There's Might in Manufacturing

Production of goods should be India’s core activity if it is to improve growth and emerge as a top economy. Here’s how we can go about achieving that goal

Published: 21st April 2014 06:00 AM  |   Last Updated: 20th April 2014 10:45 AM   |  A+A-

country as large and diverse as India, with a huge population, cannot aspire to become economically strong without a presence in all the key sectors of the global economy. While our growing strength in services, particularly information technology based, is something to cherish, we need to focus on other important sectors as well. Manufacturing is one such in which we have lagged behind. This sector is particularly important, as there is no large economy in the world that has reached maturity without a strong manufacturing base.

Manufacturing is too important to be left to market forces. Recognising this, the government has taken several initiatives, including setting up the National Manufacturing Competitiveness Council. However, we still have a long distance to cover. The share of manufacturing in GDP is around 15 per cent, and experts feel it ought to be a good 8-10 points higher. How do we get to where we want to be?

Most economies developed a strong manufacturing base on the back of low-cost manufacturing, with cost of labour being the key arbitrage.

As one country after another moved up the cost ladder, the opportunity opened up for the next one to leverage its low cost. As cost of manufacturing in China increases, many feel it is India’s turn to leverage its lower cost advantage, despite its relative infrastructural weaknesses. India’s infrastructure is also improving, although too slowly to dramatically impact this sector. Power, roads and ports continue to be bottlenecked, and in recent years, land acquisition has also become fractious.

In this model for the growth of manufacturing, it is assumed that most, if not all, of the growth will happen on the back of large volumes and low value addition. Typically, the intellectual property (IP) is imported. The bill of materials favours the IP owner. The sourcing of raw materials and sub-assemblies is done with a view to maximising profit for the IP owner, subject only to being globally competitive. Even raw material is often routed through the IP owner with a markup, if this is the optimal way to maximise profit. Nevertheless, there is growth

to be had, and high-volume, low-margin, highly competitive manufacturing can drive economic growth, as China has demonstrated.

India too can follow this path, but only up to a point. Our infrastructure bottlenecks will continue to hamper us, and the clock cannot be turned back with regard to issues such as land acquisition. What then is the way forward?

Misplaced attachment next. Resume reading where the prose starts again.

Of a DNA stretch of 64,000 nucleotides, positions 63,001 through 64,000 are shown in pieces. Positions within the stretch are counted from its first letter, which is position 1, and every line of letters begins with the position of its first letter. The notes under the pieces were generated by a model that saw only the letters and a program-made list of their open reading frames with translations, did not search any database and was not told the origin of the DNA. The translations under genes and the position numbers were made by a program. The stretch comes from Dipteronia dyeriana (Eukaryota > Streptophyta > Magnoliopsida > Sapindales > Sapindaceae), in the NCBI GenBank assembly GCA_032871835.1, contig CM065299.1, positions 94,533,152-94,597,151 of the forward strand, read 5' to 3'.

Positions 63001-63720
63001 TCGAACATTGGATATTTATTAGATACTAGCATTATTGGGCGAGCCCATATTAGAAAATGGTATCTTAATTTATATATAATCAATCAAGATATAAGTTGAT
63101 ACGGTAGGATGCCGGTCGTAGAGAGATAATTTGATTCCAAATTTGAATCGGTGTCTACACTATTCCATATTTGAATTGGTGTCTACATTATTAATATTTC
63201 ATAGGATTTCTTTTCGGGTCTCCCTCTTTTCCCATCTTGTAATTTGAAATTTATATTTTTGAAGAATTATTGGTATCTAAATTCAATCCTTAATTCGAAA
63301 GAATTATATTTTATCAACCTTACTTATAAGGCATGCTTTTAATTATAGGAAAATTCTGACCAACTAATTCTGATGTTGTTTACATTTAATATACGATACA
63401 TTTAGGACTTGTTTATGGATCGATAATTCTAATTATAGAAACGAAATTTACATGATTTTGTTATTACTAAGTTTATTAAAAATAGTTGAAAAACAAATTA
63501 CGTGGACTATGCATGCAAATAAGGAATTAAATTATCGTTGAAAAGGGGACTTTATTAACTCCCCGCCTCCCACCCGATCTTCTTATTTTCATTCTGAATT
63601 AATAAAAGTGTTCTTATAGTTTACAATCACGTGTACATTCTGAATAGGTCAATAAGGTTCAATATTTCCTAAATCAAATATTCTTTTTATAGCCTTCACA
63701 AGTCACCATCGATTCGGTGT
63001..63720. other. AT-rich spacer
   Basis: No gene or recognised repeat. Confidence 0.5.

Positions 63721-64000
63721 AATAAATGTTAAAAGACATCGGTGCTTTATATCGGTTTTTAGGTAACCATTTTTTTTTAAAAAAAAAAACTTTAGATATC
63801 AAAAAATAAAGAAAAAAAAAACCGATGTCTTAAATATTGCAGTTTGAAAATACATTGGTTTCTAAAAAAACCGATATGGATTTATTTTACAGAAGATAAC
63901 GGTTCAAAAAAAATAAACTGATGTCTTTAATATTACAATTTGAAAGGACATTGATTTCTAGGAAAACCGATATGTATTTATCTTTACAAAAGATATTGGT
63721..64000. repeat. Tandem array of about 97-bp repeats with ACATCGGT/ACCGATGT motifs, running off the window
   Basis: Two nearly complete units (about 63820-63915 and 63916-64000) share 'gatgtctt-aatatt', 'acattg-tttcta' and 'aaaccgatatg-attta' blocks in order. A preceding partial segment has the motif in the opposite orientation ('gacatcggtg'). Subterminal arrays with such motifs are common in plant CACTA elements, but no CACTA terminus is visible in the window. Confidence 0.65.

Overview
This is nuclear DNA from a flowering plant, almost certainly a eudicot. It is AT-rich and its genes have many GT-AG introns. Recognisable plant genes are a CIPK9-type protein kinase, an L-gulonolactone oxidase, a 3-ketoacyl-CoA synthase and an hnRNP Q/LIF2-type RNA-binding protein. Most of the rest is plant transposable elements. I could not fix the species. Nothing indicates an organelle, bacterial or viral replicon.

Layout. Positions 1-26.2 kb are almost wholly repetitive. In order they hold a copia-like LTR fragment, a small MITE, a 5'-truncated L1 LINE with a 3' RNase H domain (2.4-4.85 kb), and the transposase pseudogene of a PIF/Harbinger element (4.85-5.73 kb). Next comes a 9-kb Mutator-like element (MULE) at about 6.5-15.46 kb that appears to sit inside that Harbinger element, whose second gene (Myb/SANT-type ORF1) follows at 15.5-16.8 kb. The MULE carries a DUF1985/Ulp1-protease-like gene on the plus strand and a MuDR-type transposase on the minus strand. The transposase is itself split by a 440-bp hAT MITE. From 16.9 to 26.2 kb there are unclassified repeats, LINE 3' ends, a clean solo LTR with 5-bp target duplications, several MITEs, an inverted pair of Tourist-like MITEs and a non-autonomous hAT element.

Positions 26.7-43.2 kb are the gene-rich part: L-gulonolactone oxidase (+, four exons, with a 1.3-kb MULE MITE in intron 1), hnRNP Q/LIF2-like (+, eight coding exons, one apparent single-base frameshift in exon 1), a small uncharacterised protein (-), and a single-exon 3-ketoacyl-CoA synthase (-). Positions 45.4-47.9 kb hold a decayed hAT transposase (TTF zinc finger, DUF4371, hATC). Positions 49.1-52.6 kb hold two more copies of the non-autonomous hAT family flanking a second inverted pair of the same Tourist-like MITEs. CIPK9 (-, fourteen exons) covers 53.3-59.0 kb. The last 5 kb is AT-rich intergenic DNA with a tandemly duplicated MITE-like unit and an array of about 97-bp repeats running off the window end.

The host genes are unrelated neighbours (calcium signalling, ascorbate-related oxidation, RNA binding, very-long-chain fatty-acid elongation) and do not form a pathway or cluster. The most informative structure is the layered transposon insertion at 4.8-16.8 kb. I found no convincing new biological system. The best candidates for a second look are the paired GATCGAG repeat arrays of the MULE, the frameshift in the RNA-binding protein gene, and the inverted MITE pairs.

The answer lies in the simultaneous growth of our technology services sector. The point on the economic evolutionary timescale at which India seeks to scale up its manufacturing sector by 50-60 per cent coincides with its technology services sector reaching a fairly high state of maturity. There is hardly an industry vertical today, ranging from aerospace to automobile, pharmaceuticals to telecom, construction to electronic design, where significant design services are not being carried out from India. Much of the IP belongs elsewhere, but the nitty-gritty of design for manufacturing is now well understood by thousands of engineers in the country.

We are, therefore, one crucial step away from large value addition — design of products based on IP that is also homegrown. This is already happening, but not on the scale needed to make a huge impact. This calls for innovation, but also self-belief and daring. The government too must take steps to encourage such IP creation, through assistance for R&D directed towards innovative IP creation. Hitherto, such assistance has been available primarily to public academic and research institutions. It must now be extended to industry, if need be, in partnership with the public organisations.

Academic research institutions such as IIT-Madras have a big role to play in enabling this transformation to take place. At IIT-Madras, we are already engaged in this effort, through the collaborative R&D we undertake with industry, creation of large inter-disciplinary research centres, and our incubation cell that is witnessing a surge in startups. We are also partnering with IIT-Kanpur and IIM-Kolkata to run the Visionary Leadership in Manufacturing Programme in collaboration with the Confederation of Indian Industry and the Japan International Cooperation Agency. IP-based value creation for manufacturing is an important aspect of our strategic focus in the coming years. IIT-Madras hopes to play a key role in making Indian manufacturing globally competitive.


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